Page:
Re: [C-L] Common house design, rooms, and room sizes?
From: Jerry McIntire (
Date: Sun, 8 Feb 2015 13:01:29 -0800 (PST)
Thanks Sharon, nice summary of some of your important observations on
common houses.


Jerry McIntire
Stone's Throw Ecovillage, in the heart of Wisconsin's beautiful Driftless

On Sun, Feb 8, 2015 at 8:31 AM, Sharon Villines <sharon [at]>

> > On Feb 8, 2015, at 8:25 AM, Douglas McCarroll <
> list.cohousing-l.001 [at]> wrote:
> >
> > Then we learned that other aspects of our project (site infrastructure in
> > particular) are going to cost more than we'd estimated, and are facing
> the
> > prospect of unit prices going up ~10% on average. So now we're trying to
> be
> > creative and look at all possible avenues for cost reduction.
> I would say don't skimp on quality and storage. Storage saves a lot of
> floor and surface space. At Blueberry Hill I was envious of wall of shelves
> behind folding doors that opened all the way - and with floor space in
> front of the shelves for a stepping stool and things that don't fit on
> shelves.
> I just found this one this morning -- drawers in the stairs risers. It
> makes me wish I had stairs.
> Don't build for "I would love to have" unless the people are currently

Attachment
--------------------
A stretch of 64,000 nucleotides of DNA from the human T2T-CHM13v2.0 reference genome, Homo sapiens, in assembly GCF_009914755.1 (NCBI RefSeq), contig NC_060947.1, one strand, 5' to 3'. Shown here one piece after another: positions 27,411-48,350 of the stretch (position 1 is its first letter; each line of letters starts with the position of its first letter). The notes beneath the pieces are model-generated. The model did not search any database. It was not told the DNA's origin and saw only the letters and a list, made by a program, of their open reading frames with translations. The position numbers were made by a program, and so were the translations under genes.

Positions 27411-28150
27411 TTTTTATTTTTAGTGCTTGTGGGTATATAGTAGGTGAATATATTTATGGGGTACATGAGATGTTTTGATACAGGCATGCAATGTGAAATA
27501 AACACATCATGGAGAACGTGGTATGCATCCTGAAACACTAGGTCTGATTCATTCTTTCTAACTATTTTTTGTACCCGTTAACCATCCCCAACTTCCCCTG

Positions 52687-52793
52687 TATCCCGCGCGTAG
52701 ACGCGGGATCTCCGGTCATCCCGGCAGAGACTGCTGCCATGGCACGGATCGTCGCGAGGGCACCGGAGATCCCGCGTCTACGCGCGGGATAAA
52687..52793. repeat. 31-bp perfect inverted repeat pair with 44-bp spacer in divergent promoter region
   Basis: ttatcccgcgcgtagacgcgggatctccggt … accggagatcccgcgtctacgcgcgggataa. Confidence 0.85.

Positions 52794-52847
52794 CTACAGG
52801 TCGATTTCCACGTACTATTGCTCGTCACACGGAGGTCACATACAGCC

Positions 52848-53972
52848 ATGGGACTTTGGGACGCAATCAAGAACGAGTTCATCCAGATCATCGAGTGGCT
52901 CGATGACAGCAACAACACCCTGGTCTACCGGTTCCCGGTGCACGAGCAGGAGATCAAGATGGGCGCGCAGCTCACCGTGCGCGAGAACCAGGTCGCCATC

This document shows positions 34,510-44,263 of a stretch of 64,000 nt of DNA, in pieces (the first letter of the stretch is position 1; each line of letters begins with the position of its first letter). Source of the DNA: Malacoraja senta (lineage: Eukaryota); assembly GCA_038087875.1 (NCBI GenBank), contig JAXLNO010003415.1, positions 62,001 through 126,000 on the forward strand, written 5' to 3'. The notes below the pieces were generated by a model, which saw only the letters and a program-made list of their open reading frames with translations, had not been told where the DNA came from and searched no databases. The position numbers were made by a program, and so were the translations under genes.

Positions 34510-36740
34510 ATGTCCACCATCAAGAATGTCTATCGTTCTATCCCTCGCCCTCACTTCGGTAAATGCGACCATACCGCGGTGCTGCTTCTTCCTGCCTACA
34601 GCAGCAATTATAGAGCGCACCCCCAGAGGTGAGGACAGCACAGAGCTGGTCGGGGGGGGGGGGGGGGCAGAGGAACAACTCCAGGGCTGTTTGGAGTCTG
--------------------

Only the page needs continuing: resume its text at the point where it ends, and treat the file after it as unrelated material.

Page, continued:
> participating in what they love to do. A yoga room for people who have
> never done yoga but always wanted to, for example.
> Remember that you have to clean all that space. Any effort saved in
> housekeeping in a smaller unit will be doubled by maintenance of more CH
> and grounds space. Living in cohousing is not like living in an apartment;
> it's like living in a house with all the weekend work and annual costs to
> maintain it.
> I was impressed by a recent visit to Cornerstone by the sense of
> spaciousness in their stairways and entrance halls. This can be more
> important on a daily basis than extra square footage in a dining room that
> then looses it sense of intimacy to become a dining hall the size of a
> small food court. On the rare occasions when you have half again as many
> people as seats, people will spread out in the CH. This is even more
> pleasant actually because it also spread the noise of conversation.
> Last, once you have a facility, people will be loath to give it up--even
> if only 3 people ever use it.
> And next to last, don't skimp on acoustics. We forget this because in
> homes we don't need special treatments. We have rugs. In common spaces used
> by many people, rugs are not usually cost effective. Annual cleaning, and
> often semi-annual cleaning, is not cost effective.
> Sharon
> ----
> Sharon Villines
> Takoma Village Cohousing, Washington DC
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